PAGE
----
Last week we had a jaunt around the world looking at what beginner cruising courses there are available for the man or woman who dreams of going to sea but hasn’t quite taken the leap. This week, we’ll look at those who may have been sailing for a season or two but want to get to the next level by learning more about their love of the sea.
I refer to these people as ‘intermediates’ but really, unless you’ve been around the world twice these days, the term ‘intermediate’ really applies to most people – if you call yourself an ‘expert’ that gives the idea that you’ve little else to learn. A good intermediate will know that they will continue to learn until they hang up their oilskins for the last time…
Being Christmas this is limited to around USD $400/£265 per course – the maximum your ordinary Joe or Jo is likely to spend on a gift unless they are a parent or spouse! For most sailors this time of year winter is upon us, so why not look at a classroom course?
One of the UK’s greatest sailing exports is the Royal Yachting Association. Across Europe, the Med and even in South Africa, Australia and New Zealand you will find RYA establishments that teach their courses.
The early intermediate should consider an RYA Essential Navigation course. This 16 hour course covers the basics of navigation and seamanship, and compliments things like the RYA Powerboat Level 2 course. It gives a great grounding in the basic knowledge for sailing safely at sea. It can be learned online or in a classroom, depending on what suits the person more. This costs around $300/£200.
For someone who has been sailing for a season or so, they will likely wish to take the next step by doing a coastal navigation course such as the RYA Day Skipper Theory course. This requires around 40 hours of either night school or online learning followed by two exams. It equips the candidate with the skills to plan a passage, read the weather and tides, and get to grips with the essential skills required to get them safely from A-B on a passage in daylight hours. This costs around $630/£420 – the top end of what you may be willing to pay for a dear friend or loved one! However, it may well be the last navigation course they ever need to do…
Following this course, they can go on to do a Day Skipper Practical course (cost around another $750/£500) to qualify to sail their own boat competently in daylight and some night hours.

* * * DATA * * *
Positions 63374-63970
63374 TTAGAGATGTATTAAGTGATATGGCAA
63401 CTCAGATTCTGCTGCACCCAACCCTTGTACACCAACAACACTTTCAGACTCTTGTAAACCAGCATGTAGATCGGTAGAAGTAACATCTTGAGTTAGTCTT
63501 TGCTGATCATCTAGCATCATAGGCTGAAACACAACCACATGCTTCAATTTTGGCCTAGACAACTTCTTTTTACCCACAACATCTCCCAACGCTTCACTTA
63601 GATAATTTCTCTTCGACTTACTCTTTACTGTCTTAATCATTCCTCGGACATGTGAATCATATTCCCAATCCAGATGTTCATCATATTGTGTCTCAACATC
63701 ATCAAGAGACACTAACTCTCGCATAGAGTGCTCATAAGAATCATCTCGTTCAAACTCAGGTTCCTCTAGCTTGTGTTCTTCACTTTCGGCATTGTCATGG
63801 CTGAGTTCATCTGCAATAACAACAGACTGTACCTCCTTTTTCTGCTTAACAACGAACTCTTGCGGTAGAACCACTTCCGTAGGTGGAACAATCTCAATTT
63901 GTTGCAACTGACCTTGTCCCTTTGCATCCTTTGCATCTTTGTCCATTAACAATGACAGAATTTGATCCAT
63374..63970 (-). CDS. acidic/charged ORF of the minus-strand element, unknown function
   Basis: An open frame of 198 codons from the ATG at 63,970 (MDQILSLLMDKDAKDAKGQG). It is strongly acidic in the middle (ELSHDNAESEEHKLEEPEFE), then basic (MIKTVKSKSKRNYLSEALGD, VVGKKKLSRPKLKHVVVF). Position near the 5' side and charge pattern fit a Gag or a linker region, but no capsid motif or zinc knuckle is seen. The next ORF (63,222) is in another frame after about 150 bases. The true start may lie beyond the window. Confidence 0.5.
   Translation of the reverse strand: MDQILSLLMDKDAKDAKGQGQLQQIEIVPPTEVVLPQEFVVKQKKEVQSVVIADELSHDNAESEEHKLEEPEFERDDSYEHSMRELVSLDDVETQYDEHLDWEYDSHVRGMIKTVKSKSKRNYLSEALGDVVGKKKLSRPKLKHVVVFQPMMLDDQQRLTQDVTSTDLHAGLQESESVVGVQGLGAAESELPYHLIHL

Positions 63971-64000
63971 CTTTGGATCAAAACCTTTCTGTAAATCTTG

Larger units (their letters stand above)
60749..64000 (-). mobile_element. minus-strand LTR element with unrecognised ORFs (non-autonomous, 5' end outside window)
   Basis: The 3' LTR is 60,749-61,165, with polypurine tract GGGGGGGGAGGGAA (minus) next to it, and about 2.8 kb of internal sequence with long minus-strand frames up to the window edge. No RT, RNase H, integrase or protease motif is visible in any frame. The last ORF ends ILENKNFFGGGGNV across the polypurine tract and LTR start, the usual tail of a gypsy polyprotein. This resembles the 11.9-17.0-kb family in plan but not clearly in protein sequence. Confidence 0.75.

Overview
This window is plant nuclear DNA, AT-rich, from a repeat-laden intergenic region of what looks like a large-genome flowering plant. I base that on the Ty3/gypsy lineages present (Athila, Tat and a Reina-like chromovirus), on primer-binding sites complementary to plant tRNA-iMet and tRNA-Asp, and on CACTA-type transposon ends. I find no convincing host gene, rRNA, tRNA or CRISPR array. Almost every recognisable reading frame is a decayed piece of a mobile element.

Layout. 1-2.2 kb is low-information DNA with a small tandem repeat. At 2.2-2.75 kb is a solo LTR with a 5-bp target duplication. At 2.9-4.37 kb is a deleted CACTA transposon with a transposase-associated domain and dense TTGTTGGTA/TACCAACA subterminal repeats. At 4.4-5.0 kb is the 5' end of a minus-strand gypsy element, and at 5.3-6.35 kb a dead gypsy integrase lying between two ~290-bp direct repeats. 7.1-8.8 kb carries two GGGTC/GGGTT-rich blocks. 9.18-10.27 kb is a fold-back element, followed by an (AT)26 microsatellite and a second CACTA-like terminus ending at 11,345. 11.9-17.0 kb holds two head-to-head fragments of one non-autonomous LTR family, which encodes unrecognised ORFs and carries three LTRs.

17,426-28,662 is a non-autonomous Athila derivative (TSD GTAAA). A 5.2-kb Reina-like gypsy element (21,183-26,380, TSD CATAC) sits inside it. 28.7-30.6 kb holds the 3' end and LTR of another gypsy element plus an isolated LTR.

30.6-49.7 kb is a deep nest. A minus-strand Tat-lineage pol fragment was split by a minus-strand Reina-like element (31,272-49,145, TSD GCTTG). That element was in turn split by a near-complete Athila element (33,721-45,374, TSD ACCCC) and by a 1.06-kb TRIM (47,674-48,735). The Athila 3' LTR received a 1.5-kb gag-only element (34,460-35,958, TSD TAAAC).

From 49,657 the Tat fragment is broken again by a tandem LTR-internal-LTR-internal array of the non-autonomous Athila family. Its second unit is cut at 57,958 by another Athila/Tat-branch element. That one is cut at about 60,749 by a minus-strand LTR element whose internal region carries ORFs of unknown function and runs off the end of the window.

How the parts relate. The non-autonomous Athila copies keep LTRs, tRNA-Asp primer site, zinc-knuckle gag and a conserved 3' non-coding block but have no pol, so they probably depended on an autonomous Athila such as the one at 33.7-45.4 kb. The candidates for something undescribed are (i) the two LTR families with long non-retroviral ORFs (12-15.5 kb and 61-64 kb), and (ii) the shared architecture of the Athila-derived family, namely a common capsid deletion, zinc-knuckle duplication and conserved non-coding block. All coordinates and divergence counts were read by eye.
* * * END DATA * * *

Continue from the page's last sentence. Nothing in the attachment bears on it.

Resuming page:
Consider sending your friend or loved one on a Coastal Navigation course. For around $249/£165 they will be able to learn the navigation skills to do their CYA Bareboat Skipper course. This may give them the jolt they need to get their sailing to the next level, and perhaps give them the confidence and wherewithal to sail further afield. With the Bareboat Skipper accreditation they can charter boats abroad, freeing them to go sailing on the Med or Caribbean during the long winter months.
The US has a number of different navigation night school courses available, being one of the most decentralised of the advanced sailing nations in the world. You should look for one of three syllabuses that the night school works with – the US Coast Guard is one gold standard, though is very much geared toward professional qualifications. US Sailing offers another syllabus that is accepted the world over, as does the American Sailing Association.
Once you have established that the course is one of those three standards, you should look for them to gain a coastal navigation course. This will enable them to learn to navigate on inshore waters to a good standard of competence, and won’t for instance try to navigate from Traverse City across Lake Michigan to Racine using an AA road map instead of a chart…
Christmas is the mid summer holidays down in the Antipodes. Rather than bundled up in front of a fire hoping for snow they’re on the water and having barbecues on the beach. Given some of the winters we’ve had lately, I know where I’d prefer to be!!!
In New Zealand you should be aware that their Day Skipper course is very different to the RYA course – it is an entry level course, but well within the USD $400 budget I set at the top of this blog… If they are an intermediate sailor, do consider helping them get a Boatmaster course.
Have a look around The Boating Hub for more information as to the sailing courses available in your home country, and perhaps book a course for your loved one. It will give them the leg up they probably want to learn to sail at the next level